ARTS + CULTURE | FRIDAY, APRIL 20, 2018 3 B ET H UN EC O O K MA N UN I V ERS I T Y C O N C ERT C H O RA L E O t h a lie G ra h a m K ryst y S wa n n S a m u e l M cK e lt o n K e vin De a s so p ra n o m e zzo -so p ra n o t e n o r b a ss S O L O I S T S C O M P O SE R SW illia m L D a w s o n W illia m G ra n t S t ill R N a t h a n ie l D e t t G ET T I C K ET S A T B A C H F ES T I V A L F L O RI D A O RG O R B Y C A L L I N G 4 0 7 6 4 6 2 18 2 .S t a r t e d b y D r M a r y M c L e o d B e t h u n e i n 1 9 0 4 t h e C o n c e r t C h o r a l e o f B e t h u n e C o o k m a n U n i v e r s i t y h a s b e c o m e k n o w n a s a n A m b a s s a d o r o f G o o d W i l l t h a t h a s t r a v e l l e d m o r e t h a n h a l f a m i l l i o n m i l e s a n d v i s i t e d f i v e c o u n t r i e s T h e a u d i t i o n e d e n s e m b l e p e r f o r m s a w i d e r a n g e o f c h o r a l w o r k s f r o m t h e p a s t t h r e e c e n t u r i e s i n c l u d i n g s e c u l a r w o r k s t r a d i t i o n a l h y m n s a n d g o s p e l s e l e c t i o n s T h e C h o r a l e w i l l j o i n t h e B a c h F e s t i v a l C h o i r t o p e r f o r m W i l l i a m G r a n t S t i l l s A n d T h e y L y n c h e d H i m o n a T r e e a n d R N a t h a n i e l D e t t s T h e O r d e r i n g o f M o s e s AFR I CAN AM E R I CAN M ASTE R P I E CE S S Y M P HONI C S P I RI T U A L SS at u r d ay A p r il 2 1 2 0 1 8 at 7 :3 0 p m S u n d ay A p r il 2 2 2 0 1 8 at 3 :0 0 p m K n o w l e s M e m o r ial C h ap e l | Tic k e t s f r o m $ 2 5 C o m m e m o r at in g t h e 5 0 t h an n iv e r s ar y o f t h e as s as s in at io n o f D r M ar t in L u t h e r K in g J r a p r o g r am o f s ig n if ic an t an d p as s io n at e w o r k s b y t h r e e o f t h e 2 0 t h c e n t u r y s m o s t im p o r t an t A f r ic an A m e r ic an c o m p o s e r s O N T H E P R O G R A M W I L L I A M L D A W S O N | N e g r o F o l k S y m p h o n y D a w s o n s N e g r o F o l k S y m p h o n y w a s c o m p l e t e d i n 1 9 3 2 a n d p r e m i e r e d i n P h i l a d e l p h i a i n N o v e m b e r 1 9 3 4 T h i s m a r v e l o u s a n d n e g l e c t e d s y m p h o n y w a s l a t e r r e v i s e d i n 1 9 5 2 a f t e r a v i s i t b y t h e c o m p o s e r t o A f r i c a W I L L I A M G R A N T S T I L L | A n d T h e y L y n c h e d H i m o n a T r e e T h i s o r a t o r i o f o r m a l e s p e a k e r m e z z o s o p r a n o s o l o i s t c h o r u s a n d o r c h e s t r a w a s p r e m i e r e d b y t h e N e w Y o r k P h i l h a r m o n i c S t i l l w a s t h e f i r s t A f r i c a n A m e r i c a n c o m p o s e r w i t h a m a j o r c a r e e r t h e f i r s t t o h a v e a n o p e r a p e r f o r m e d b y a m a j o r c o m p a n y h a v e a w o r k p e r f o r m e d b y a m a j o r o r c h e s t r a a n d t o c o n d u c t a m a j o r o r c h e s t r a R N A T H A N I E L D E T T | T h e O r d e r i n g o f M o s e s T h i s w o r k w a s c o m m i s s i o n e d b y t h e M a y F e s t i v a l C h o r u s i n 1 9 3 7 a n d p r e m i e r e d b y t h e C h o r u s a n d t h e C i n c i n n a t i S y m p h o n y O r c h e s t r a t h a t s a m e y e a r D u r i n g h i s l i f e t i m e D e t t w a s a l e a d i n g B l a c k c o m p o s e r k n o w n f o r h i s u s e o f A f r i c a n A m e r i c a n f o l k s o n g s a n d s p i r i t u a l s a s t h e b a s i s f o r c h o r a l a n d p i a n o c o m p o s i t i o n s B a c h F e s t i v a l C h o i r a n d O r c h e s t r a | J o h n V S i n c l a i r c o n d u c t o r B e t h u n e C o o k m a n U n i v e r s i t y C o n c e r t C h o r a l e | T e r r a n c e L a n e d i r e c t o r T h i s a d g e n e r o u s l y s p o n s o r e d b y w w w w a t e r o a k c o m G ET T I C K ET S T O D A YA T R O L L I N S C O L L E G E S I N C E 1 9 3 5 266666 TIM FREEDASSOCIATE EDITORHave they got a show for you. Winter Park High School will keep an ongoing tradition strong Friday, April 20, through Saturday, April 21, as its choral department performs the 19th annual Night on Broadway at the Ann Derflinger Auditorium on the main high school campus. Every year has a different theme, and this installment is taking audi ence members back to the glory days of the The Great American Songbook, which includes music by George Gershwin, Cole Porter and Irving Berlin during the 1920s through the 1940s. A second act also will feature the theme of an American Jukebox musical, which takes existing popular songs and creates a story around it. The students will take the audience on a musical trip through time from the music of the 1950s like Elvis Presley and Johnny Cash all the way to music from the early 2000s with Green Day. The performance, titled Night on Broadway 2018: The American Songbook, involves between 275 and 300 chorus students, pit orchestra members and several volunteers coming together for one blowout production. Even a professional Broadway choreographer comes in from New York to work with the students. The opening night performance was held 7:30 p.m. April 19. Were very excited every year, its a very daunting process; its a fully immersive experience for our students, Winter Park High School director of choral activities Matthew Swope said. We put up the entire show from start to finish in four weeks, and it involves every student in our program. Were covering about 105 years of music history, so hopefully theres something for everybody in there, he said. Night on Broadway began 19 years ago to honor Winter Park High School student Tyler Rush, who was killed in a car crash in 1998. He was super passionate about musical theater, so after his death, they started this event called Night on Broadway in his memory and to honor his spirit and to keep it alive, Swope said. Its grown since then in different manifestations of the production. Its ranged from everything to musical revue format to operetta to kind of more concert style. Every year, theres some kind of additional theme or title, but it all goes back to honor ing (Tyler Rush). Every production of Night on Broadway since 2008 has also Winter Park Highs choral department will perform its annual Night on Broadway production through April 21.IF YOU GOWINTER PARK HIGH SCHOOL NIGHT ON BROADWAY WHEN: 7:30 p.m. Friday, April 20, and Saturday, April 21 WHERE: Winter Park High Schools Ann Deringer Auditorium, 2100 Summereld Road, Winter Park COST: $17 INFORMATION: (407) 628-3028 or email nobtickets@ aol.com105 years of music historyended with a rendition of Theres Only One You, a song commissioned from Broadway composer Jason Howland and Dani Davis that pays tribute to Rush. Proceeds from ticket sales also benefit the Tyler Rush Memorial Scholarship Fund, which helps any student who has had at least a year in the choral department go on to pursue higher education and college. Since the event started, in the past 19 years, weve raised (more than) $141,000 for scholarships, Swope said. Thats the thing that makes it a bit special in addition to just being a high-school musical production. Winter Park High School students such as Jake Rotz are excited to take the stage. Night on Broadway is like my favorite part of the entire year, because I want to study musical theater, Rotz said. I love chorus and I love the music we do throughout the year, but Night on Broadway is a whole differ ent experience, because it incor porates so much dance and acting and pop music. Youre close with the people around you in the department, and you learn so much about yourself and the people you work with every day, but this brings a whole other aspect of it. Student Brooke Livingston said theres a strong bond between the students in the production. Its just incredible to be a part of and getting to spend all this time with such wonderful people and put on such a meaningful and powerful show, Livingston said. Courtesy photoWinter Park High School has been performing its Night on Broadway production for the last 19 years, honoring student Tyler Rush, who died in a car crash in 1998.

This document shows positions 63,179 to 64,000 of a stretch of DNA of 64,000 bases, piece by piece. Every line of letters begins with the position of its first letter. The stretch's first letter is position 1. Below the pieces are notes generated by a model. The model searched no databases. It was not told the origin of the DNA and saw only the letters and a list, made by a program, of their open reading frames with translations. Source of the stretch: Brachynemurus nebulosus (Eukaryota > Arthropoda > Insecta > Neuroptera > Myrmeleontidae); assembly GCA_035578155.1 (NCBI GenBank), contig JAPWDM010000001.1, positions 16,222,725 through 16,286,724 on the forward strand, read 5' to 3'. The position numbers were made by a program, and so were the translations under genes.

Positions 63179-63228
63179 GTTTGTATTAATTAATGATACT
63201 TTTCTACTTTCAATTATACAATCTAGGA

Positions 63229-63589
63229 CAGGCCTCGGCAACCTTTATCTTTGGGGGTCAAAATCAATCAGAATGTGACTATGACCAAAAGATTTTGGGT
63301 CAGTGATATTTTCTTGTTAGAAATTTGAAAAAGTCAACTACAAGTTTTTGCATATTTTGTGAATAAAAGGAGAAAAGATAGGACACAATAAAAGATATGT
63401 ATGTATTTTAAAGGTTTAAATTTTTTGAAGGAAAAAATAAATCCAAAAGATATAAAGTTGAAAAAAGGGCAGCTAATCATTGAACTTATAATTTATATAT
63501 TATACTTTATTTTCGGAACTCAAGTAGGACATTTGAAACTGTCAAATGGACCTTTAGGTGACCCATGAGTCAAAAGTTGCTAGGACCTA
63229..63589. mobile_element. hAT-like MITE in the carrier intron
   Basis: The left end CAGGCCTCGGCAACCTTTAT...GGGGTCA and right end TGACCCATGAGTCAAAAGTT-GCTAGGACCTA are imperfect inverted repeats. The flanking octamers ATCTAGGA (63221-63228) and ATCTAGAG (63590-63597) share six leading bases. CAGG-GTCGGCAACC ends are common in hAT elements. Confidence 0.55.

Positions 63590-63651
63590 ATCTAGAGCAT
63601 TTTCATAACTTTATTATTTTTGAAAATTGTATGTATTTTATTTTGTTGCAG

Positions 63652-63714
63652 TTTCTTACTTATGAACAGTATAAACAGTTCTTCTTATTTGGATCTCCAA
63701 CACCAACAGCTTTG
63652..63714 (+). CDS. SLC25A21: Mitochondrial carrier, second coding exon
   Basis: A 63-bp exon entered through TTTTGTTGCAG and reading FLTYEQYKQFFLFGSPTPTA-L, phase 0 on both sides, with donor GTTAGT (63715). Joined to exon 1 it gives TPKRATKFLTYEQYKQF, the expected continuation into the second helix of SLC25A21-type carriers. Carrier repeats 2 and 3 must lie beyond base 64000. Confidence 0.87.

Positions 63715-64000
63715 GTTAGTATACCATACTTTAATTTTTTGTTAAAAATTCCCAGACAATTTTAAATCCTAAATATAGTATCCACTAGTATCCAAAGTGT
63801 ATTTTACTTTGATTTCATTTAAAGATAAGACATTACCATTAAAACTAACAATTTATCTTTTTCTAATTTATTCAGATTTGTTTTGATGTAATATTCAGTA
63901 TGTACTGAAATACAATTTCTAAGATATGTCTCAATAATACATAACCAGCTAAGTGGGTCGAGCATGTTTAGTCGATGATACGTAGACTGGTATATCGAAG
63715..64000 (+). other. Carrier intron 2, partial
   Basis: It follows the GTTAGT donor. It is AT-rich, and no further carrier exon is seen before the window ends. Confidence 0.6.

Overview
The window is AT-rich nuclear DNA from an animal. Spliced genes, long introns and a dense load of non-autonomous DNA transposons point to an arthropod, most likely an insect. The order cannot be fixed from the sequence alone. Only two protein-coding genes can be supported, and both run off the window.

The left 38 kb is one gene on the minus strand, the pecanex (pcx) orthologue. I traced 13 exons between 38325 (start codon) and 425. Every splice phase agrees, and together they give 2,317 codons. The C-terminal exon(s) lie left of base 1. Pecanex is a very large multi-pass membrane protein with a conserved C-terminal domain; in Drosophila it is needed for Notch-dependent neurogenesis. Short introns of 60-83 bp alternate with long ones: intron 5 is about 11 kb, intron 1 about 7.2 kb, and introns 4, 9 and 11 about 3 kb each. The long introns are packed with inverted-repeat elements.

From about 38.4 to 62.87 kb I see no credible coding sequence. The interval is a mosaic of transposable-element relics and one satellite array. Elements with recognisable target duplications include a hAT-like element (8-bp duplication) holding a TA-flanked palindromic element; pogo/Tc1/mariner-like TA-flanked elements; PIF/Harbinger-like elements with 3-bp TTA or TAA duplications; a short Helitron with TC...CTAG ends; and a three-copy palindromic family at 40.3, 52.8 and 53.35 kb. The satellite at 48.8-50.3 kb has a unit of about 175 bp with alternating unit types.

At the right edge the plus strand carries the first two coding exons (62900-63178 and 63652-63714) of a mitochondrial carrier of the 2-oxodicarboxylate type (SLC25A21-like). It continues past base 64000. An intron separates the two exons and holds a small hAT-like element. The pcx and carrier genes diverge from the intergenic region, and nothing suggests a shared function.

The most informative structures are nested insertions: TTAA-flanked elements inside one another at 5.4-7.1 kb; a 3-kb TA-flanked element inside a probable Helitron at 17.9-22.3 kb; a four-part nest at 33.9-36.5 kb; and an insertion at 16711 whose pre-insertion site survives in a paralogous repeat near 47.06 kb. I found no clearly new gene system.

4 ARTS + CULTURE | FRIDAY, APRIL 20, 2018 266358 SATURDAY, APRIL 21NINTH ANNUAL HANNIBAL SQUARE HERITAGE CENTER FOLK AND URBAN ART FESTIVAL 10 a.m. to 4 p.m. Saturday, April 21, at the Hannibal Square Heritage Center, 642 W. New England Ave, Winter Park. The festival takes place in the heart and soul of Winter Park Hannibal Square. Established in 2007 by Creald School of Art, the center pays tribute to the past, present and future contributions of West Winter Parks African American community through a permanent collection of historic photographs, oral histories and public art. This is a free event held outdoors on the grounds surrounding the Hannibal Square Heritage Center. The festival highlights the community of emerging visual artists and their art-work. Entertainment will include African drumming and storytelling, Cajun and zydeco music by The Porch Dogs, a pot tery wheel demonstration, a free childrens Vejigantes mask-mak ing workshop and parade, along with soul food vendors. Hannibal Square Heritage Center Folk and Urban Art Festival is a non-juried show and is open to artists by selection with no entry fee. Artists are responsible for their sales. Creald School of Art will collect a 30% commission from festival sales at the end of the day, which will be used to further programming at the nonprot Hannibal Square Heritage Center. For more information, call (407) 539-2680. AFRICANAMERICAN MASTERPIECES: SYMPHONIC SPIRITUALS 7:30 p.m. Saturday, April 21, and 3 p.m. Sunday, April 22, at the Knowles Memorial Chapel at Rollins College, 1000 Holt Ave., Winter Park. Enjoy this perfor mance by the Bach Festival Choir and Orchestra led by conductor John V. Sinclair. In collaboration with Bethune-Cookman Univer sitys Gospel Choir, with director Damon Dandridge. Coinciding with the 50th anniversary of the assassination of Martin Luther King Jr., the program presents provocative and passionate works by three of the 20th centurys most important AfricanAmerican composers: William L. Dawson, William Grant Still and R. Nathaniel Dett. Tickets from $25. For more information, call (407) 646-2182FRIDAY, APRIL 27GET YOUR JAZZ ON SPRING CONCERT 6:30 to 9:30 p.m. Friday, April 27, at the Alfond Inn Courtyard Lawn, 300 E New England Ave., Winter Park. Come see a live jazz concert under the stars. Unlimited select wine, beer, spirits and seasonal blended cocktails will be available. Dinner will include roasted chicken and awardwinning roasted pig. Vegetarian selections will be available. Cost is $54.84. For more information, call (407) 998-8090.ONGOINGNUNSENSE AMEN! Running through Saturday, April 21, at the Winter Park Playhouse, 711 Orange Ave. Suite C, Winter Park. Nunsense A-Men! is the original O-Broadway Nunsense musical with all of the characters being portrayed by male musical comedy performers. Think of it as Mrs. Doubtre enters the Convent. This hilarious show begins when the Little Sisters of Hoboken discover their cook, Sister Julia, Child of God, has accidentally poisoned 52 of the sisters and they are in dire need of funds for their burial. The sisters decide that the best way to raise the money is to put on a variety show. For more information and showtimes, call (407) 645-0145 or visit WINTER PARK: THE WAR YEARS 19411945 10 a.m. to 4 p.m. Tuesdays through Fridays and 9 a.m. to 2 p.m. Saturdays through April 28, at the Winter Park History Museum, 200 W. New England Ave., Winter Park. Winter Park: The War Years 1941-1945, Home Front Life in an American Small Town is an ongoing exhibit at the museum with a focus on life during World War II. For more information, call (407) 647-2330. THE DOMES OF THE YOSEMITE Through Sunday, July 8, at the Morse Museum, 445 N. Park Ave., Winter Park. The Domes of the Yosemite, the largest existing painting by Albert Bierstadt (1830-1902), will be exhibited at the Morse through a special loan from the St. Johnsbury Athenaeum in Vermont. The monumental painting, having just received conservation treatment in Miami, will be on view before returning to Vermont. The 1867 oil-on-canvas, almost 10 feet by 15 feet, has not been shown outside the Athenaeum since 1873. CURATOR TOURS OF LOUIS COMFORT TIFFANYS LAURELTON HALL 11 a.m. and 2:30 p.m. Tuesdays and Thursdays at the Morse Museum, 445 N. Park Ave., Winter Park. Learn more about Louis Comfort Tianys Long Island estate with a Morse curator. Space is limited and there are no advance reservations. Free with admission. (407) 645-5311. GALLERY TALKS ON REVIVAL AND REFORM ECLECTICISM IN THE 19TH CENTURY ENVIRONMENT 11 a.m. and 2:30 p.m. Wednesdays at the Morse Museum, 445 N. Park Ave., Winter Park. Learn more about the rich diversity of styles, especially in leaded-glass windows, that made up the visual environment of the late-19th century in Europe and America. Free with admission. (407) 645-5311. GALLERY TALK ON CELEBRATING 75 YEARS PATHWAYS OF AMERICAN ART AT THE MORSE MUSEUM 11 a.m. Fridays at the Morse Museum, 445 N. Park Ave., Winter Park. Learn about the more than 60 objects in the exhibition, which include paintings, pottery, art glass, and works on paper. Together the works reect the range of the Morses collection and the museums values. Free with admission. (407) 645-5311.THIS WEEK File photo